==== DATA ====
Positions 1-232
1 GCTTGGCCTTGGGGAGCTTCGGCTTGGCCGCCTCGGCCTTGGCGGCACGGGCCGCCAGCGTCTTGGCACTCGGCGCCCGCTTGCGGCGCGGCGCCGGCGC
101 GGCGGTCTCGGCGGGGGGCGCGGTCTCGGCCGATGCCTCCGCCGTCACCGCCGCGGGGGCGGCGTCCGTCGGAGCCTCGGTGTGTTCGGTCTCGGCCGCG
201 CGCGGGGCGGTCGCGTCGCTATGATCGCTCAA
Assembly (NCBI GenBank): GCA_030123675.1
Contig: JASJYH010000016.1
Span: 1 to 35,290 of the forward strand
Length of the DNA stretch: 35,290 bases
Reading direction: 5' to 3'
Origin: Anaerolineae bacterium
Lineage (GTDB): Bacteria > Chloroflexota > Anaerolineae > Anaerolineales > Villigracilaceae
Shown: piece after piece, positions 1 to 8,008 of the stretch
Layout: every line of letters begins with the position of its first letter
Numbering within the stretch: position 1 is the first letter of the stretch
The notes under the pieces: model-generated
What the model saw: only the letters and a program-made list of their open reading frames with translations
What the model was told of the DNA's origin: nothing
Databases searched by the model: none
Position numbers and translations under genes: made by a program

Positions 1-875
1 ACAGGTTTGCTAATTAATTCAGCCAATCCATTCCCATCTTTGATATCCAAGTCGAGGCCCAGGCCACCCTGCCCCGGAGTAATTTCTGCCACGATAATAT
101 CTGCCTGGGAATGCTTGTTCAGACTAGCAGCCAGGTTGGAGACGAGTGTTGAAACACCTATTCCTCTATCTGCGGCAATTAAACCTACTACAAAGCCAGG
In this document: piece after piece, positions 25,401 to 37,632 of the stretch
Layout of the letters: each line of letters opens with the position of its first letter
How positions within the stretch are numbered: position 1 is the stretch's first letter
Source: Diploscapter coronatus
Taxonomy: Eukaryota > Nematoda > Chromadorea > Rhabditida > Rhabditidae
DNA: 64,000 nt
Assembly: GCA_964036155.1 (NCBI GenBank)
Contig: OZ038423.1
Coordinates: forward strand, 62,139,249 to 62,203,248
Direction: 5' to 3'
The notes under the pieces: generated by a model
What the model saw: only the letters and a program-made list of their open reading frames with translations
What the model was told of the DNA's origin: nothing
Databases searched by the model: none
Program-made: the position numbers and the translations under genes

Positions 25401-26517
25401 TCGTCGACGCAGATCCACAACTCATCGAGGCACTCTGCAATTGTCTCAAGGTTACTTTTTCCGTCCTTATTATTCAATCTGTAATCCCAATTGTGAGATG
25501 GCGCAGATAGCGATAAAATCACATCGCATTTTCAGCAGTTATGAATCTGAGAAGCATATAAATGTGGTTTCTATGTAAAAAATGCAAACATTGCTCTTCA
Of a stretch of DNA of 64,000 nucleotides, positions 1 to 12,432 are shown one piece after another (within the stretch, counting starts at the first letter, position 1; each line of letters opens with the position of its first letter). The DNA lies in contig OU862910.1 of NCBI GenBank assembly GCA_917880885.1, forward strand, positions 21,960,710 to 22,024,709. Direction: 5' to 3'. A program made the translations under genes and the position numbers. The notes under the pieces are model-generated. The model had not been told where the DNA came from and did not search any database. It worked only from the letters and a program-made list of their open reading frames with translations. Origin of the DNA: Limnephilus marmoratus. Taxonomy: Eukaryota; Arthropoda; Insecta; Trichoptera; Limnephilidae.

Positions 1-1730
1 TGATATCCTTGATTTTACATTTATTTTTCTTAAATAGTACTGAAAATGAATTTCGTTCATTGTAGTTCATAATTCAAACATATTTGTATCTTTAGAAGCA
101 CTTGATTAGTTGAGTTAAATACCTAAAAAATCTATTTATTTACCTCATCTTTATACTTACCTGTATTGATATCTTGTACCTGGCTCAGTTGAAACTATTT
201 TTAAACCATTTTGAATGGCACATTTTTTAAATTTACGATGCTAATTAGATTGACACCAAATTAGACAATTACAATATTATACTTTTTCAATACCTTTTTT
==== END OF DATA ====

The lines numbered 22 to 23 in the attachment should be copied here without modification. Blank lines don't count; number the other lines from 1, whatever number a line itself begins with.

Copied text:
101 CTGCCTGGGAATGCTTGTTCAGACTAGCAGCCAGGTTGGAGACGAGTGTTGAAACACCTATTCCTCTATCTGCGGCAATTAAACCTACTACAAAGCCAGG
In this document: piece after piece, positions 25,401 to 37,632 of the stretch